Elvis Presley’s 1958 BMW 507. Lost, Found & Restored.

octanedetailing/ January 18, 2018/ Blog, Events & Car Culture

BMW 507 #70079 left BMW’s Munich factory on September 13, 1957, painted Feather White with black leather interior. Options included a Becker Mexico radio, Rudge knock-off wheels, removable hardtop and the lighted “D” over its rear bumper signifying German registration. The car was sent straight from the factory to the Frankfurt auto show where it stayed outside the hall to demonstrate the 507’s performance. After its debut, it was driven by Hans Stuck, Sr. in various demonstrations and hillclimbs, winning the GT class three times.

After Stuck was finished with it, the 507 was delivered to Autohaus Wirth in Frankfurt. Eight days later, a young U.S. Army PFC named Elvis Presley took it for a test drive and bought it. Elvis was stationed with the Army in Frankfurt, so the car was registered under Armed Forces plates for 1958 and 1959. At some point in 1959, #70079 received a coat of red paint to try and cover up the lipstick marks left by female fans while the car was parked around Elvis’ barrack. When Presley was discharged from the U.S. Army in 1960, he and the 507 returned to the U.S.

The 507 disappeared from everyone’s radar. For over 50 years, classic car collectors and BMW enthusiasts have been searching for evidence that the car still existed. Finally, after an intensive investigation by BMW themselves and a magazine devoted to the marque, it was finally found in Half Moon Bay, California. Turns out, the 507 was purchased in 1968 by Jack Castor, an aerospace engineer. Castor was not aware of the car’s history and famous owner.

When Castor purchased the 507 it was barely recognizable. In 1966 two years before he took possession, it was purchased by an Alabama DJ with no sense of history and very little taste. The car’s engine had been replaced by a Chevy 327 V8 and tuck-and-roll upholstery was added to the interior. Castor drove it for about five years as-is, but then put it aside with the intention of restoring it to all-original condition one day.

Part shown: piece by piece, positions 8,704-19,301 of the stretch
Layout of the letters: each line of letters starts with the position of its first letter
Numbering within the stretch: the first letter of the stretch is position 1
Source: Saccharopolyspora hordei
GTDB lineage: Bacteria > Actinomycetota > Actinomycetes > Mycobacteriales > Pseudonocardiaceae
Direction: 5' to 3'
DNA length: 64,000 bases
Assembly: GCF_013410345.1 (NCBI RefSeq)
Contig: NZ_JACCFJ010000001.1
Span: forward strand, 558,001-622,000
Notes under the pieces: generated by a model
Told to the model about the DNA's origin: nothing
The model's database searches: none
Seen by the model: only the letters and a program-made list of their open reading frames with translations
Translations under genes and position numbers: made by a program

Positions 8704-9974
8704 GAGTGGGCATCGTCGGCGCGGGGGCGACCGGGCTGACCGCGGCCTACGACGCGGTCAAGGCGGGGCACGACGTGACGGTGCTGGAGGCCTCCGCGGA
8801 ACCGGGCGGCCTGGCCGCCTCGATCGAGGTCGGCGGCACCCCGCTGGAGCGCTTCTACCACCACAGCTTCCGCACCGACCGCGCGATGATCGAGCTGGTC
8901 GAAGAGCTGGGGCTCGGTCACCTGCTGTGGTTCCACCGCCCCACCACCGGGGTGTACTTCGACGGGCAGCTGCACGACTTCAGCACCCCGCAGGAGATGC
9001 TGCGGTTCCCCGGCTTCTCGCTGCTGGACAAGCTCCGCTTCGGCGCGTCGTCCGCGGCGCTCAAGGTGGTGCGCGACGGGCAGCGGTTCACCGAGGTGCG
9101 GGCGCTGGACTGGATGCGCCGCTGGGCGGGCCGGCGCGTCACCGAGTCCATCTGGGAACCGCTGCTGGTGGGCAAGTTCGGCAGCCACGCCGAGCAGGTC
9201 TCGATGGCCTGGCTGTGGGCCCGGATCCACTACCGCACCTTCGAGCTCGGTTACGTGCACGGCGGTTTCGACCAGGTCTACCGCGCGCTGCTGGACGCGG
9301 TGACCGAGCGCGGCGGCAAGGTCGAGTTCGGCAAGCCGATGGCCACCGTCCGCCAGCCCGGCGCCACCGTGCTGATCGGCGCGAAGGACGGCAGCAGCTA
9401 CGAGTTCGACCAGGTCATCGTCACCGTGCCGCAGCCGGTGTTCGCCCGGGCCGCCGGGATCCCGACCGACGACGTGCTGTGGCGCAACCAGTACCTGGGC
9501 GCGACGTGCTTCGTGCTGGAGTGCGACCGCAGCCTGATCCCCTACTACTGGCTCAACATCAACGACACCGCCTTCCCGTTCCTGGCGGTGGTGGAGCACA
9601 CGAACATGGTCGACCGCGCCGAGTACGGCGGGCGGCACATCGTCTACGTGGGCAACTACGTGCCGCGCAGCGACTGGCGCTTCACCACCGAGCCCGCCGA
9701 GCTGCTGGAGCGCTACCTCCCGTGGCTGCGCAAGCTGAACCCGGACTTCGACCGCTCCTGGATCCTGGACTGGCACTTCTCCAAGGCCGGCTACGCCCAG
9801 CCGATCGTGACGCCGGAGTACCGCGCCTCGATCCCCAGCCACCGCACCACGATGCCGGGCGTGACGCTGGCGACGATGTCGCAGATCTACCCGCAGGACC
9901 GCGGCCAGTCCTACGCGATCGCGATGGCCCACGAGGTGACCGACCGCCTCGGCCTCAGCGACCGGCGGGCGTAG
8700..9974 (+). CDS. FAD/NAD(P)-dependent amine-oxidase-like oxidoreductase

Jack and his brother Tom eventually purchased another 507 #70089. It was later discovered that this second 507 had actually raced against 70079 when both were new. They gathered up as many other necessary parts as they could find for the restoration, and Jack documented their efforts extensively.

Eventually Castor agreed to sell the Elvis 507 directly to BMW Classic, but only if they agreed to fully restore the car to its original condition. Ultimately BMW Classic agreed to restore both of Jack’s 507s, the ex-Stuck/Elvis #70079 and #70089. 507 #70089 would return to Castor in California while 70079 remained on loan to BMW Classic, as a permanent display in the Museum and taken out for special events.

During the summer of 2014, a team from BMW Classic flew both cars and their parts to Munich. Upon arrival, #70079 went straight to the BMW Museum where it was shown throughout the summer in unrestored condition. Jack Castor passed away on November 4, 2014, at the age of 77 and never got to see either of the cars in restored original condition. 507 #70079 is the most significant of all 507s. As per Jack’s wishes, BMW Classic restored the car to its original specification. Also per his wishes, #70079 was transfered to BMW’s ownership, this beautiful car will remain in the public eye in perpetuity, enjoying a post-comeback career worthy of Elvis’ continued popularity.

Source: BMW Group Classic